Armstrong now controls a property portfolio valued at over £30 million within which he and his wife own some 243 properties but control many more – a vast change from the taxi-driving days. And as a self-confessed car obsessive, he finally got that Ferrari he’d wanted for so long, a model 430 in 2007.

Armstrong is rightly proud of the fact that he now has 58 past students who have become property millionaires in their own right and all of whom are happy to attest that their success is as a direct result of his teaching and mentorship.

“I intend to help many more achieve millionaire success,” says Armstrong, ”because I firmly believe that its so much easier and less risky for others with the help and advice of someone who’s done it already.”

“And because I get a real buzz from helping my students achieve their own success.”

A dream achieved

In 2014, to celebrate ten years in the property game and having the stability from adopting a prudent low-gearing approach which leaves his portfolio well protected against interest rate rises, he decided that it was now time to start building his car collection. So, in 2014, he’s changed his Ferrari to a 458 and has added a Rolls-Royce Ghost and an Aston Martin DB9 convertible to his collection.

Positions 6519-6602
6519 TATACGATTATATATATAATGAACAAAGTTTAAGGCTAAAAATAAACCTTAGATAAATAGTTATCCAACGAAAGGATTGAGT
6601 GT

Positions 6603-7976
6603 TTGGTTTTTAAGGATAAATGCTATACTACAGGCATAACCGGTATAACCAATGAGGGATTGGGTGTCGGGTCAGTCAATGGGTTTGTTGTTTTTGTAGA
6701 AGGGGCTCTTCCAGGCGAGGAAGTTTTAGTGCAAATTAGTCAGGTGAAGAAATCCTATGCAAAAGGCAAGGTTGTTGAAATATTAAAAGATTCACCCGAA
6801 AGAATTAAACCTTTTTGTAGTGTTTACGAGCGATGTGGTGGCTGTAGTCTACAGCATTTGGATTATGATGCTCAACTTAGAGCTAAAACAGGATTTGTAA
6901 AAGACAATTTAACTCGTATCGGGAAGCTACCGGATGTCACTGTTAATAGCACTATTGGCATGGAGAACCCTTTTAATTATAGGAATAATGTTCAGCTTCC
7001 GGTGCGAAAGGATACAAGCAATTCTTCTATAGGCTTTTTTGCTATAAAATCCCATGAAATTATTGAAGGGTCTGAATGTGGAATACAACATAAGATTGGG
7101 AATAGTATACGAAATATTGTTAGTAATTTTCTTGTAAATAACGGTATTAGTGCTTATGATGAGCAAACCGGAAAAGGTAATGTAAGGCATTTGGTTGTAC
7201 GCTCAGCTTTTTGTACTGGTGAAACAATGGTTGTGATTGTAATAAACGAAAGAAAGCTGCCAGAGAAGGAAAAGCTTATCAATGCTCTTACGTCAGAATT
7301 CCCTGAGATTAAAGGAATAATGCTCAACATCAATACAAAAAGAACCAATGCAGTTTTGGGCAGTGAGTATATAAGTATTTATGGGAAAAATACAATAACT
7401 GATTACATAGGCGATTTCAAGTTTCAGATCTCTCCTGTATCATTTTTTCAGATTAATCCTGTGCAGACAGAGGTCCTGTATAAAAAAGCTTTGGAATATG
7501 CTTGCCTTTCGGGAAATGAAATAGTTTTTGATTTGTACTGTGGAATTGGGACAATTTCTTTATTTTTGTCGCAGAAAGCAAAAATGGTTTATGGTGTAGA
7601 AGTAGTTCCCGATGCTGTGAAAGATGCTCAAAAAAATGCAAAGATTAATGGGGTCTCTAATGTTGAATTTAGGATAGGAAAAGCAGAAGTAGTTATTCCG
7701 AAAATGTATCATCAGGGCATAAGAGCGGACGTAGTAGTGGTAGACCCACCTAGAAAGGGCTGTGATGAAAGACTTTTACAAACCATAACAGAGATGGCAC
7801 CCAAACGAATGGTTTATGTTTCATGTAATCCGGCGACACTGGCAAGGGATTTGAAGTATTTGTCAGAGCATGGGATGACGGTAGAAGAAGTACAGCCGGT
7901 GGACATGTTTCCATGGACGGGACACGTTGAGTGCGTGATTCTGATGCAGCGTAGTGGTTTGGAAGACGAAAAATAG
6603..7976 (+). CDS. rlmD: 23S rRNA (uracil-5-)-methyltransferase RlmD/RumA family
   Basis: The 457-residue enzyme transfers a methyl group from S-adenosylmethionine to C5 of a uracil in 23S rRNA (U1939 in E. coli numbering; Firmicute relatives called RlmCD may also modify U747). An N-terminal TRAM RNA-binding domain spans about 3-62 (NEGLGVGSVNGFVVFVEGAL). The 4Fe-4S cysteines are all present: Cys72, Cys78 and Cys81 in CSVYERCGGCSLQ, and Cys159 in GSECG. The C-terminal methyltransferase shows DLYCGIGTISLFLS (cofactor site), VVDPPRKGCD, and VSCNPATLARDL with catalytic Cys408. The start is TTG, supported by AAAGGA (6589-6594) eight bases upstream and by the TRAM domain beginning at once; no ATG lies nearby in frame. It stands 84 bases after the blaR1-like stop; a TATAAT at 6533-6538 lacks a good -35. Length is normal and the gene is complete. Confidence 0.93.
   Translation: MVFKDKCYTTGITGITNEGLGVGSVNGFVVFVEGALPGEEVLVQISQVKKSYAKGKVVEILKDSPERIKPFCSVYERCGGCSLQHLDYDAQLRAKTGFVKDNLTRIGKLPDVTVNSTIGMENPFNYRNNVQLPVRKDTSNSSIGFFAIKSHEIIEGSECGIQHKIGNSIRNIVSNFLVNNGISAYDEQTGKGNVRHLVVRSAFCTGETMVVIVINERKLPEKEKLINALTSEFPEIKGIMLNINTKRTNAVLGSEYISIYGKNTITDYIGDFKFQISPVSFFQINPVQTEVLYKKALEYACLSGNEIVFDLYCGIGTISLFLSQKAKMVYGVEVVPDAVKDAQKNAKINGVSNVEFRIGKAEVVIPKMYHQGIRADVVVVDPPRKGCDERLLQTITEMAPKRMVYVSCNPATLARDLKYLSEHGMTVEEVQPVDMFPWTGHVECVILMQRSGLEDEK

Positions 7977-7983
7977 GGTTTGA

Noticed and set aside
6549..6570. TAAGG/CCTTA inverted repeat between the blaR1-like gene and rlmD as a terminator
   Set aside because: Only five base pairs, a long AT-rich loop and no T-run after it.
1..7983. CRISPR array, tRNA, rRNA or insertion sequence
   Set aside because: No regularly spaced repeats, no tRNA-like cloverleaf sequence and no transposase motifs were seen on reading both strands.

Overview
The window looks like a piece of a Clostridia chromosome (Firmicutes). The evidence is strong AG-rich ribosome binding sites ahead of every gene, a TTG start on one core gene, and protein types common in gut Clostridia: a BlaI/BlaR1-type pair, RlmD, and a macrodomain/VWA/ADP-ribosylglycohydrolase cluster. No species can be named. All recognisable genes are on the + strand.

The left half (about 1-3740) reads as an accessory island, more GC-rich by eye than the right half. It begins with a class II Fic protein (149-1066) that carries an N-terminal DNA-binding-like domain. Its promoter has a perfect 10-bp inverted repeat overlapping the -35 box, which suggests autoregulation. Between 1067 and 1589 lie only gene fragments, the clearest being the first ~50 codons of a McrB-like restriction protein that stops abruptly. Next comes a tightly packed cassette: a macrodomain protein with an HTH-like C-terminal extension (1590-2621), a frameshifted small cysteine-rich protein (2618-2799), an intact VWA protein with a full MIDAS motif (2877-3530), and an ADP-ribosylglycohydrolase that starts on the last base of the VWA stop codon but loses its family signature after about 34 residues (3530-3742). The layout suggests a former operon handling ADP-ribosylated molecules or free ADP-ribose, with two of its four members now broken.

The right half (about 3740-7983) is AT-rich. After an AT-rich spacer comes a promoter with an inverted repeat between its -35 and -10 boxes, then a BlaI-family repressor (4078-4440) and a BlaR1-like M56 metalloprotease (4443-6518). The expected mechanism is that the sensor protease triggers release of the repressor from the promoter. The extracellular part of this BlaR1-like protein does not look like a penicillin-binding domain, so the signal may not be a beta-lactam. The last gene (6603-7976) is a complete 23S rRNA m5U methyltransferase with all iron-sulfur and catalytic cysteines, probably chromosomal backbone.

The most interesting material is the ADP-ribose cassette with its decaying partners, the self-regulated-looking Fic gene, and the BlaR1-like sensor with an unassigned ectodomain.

“Some people call this ostentatious,” Armstrong muses, “but none of them are brand-new and for me it’s a lifelong dream to own these cars. And, quite frankly, I think success deserves a reward!

“I always teach my students not to spend money on cars until they are financially-free. From then on, you just work out how many extra BTL properties you need to fund the car of your dreams.”  (Find out about Glenn’s Property Courses and Mentoring at glennarmstrong.com)

The future

At 55, Armstrong has by no means finished his property career. Instead, he is continuing to grow the business by entering into joint ventures with many of his most successful students. As Armstrong explains,” access to capital can often hold property investors back, but with my track record I now have banks and private investor groups anxious to invest in our projects. For those students who graduate through to my partnership program, they get access to my sources of funding for their projects. They also get me as an active partner, inspecting every property and analysing the financials – to ensure that the project will be successful and make a profit.

“The lenders know that with me involved, each project will be a low-risk investment and the student-partner and I share the profit. From my student-partners’ point of view, sharing the profit on a project that’s going to definitely turn a profit is a far better scenario than having 100% of the risk.

“Even multimillionaires, solicitors and accountants come to me to help them on their more complex projects. And none of them are tied-in so, as they get more skilled, they do the simpler projects on their own, but come back to Uncle Glenn for the more involved ones.

“It’s become like an extended family of property enthusiasts,” says car-obsessed, property-smitten multi-millionaire Glenn Armstrong. “It’s still the most amazing fun!”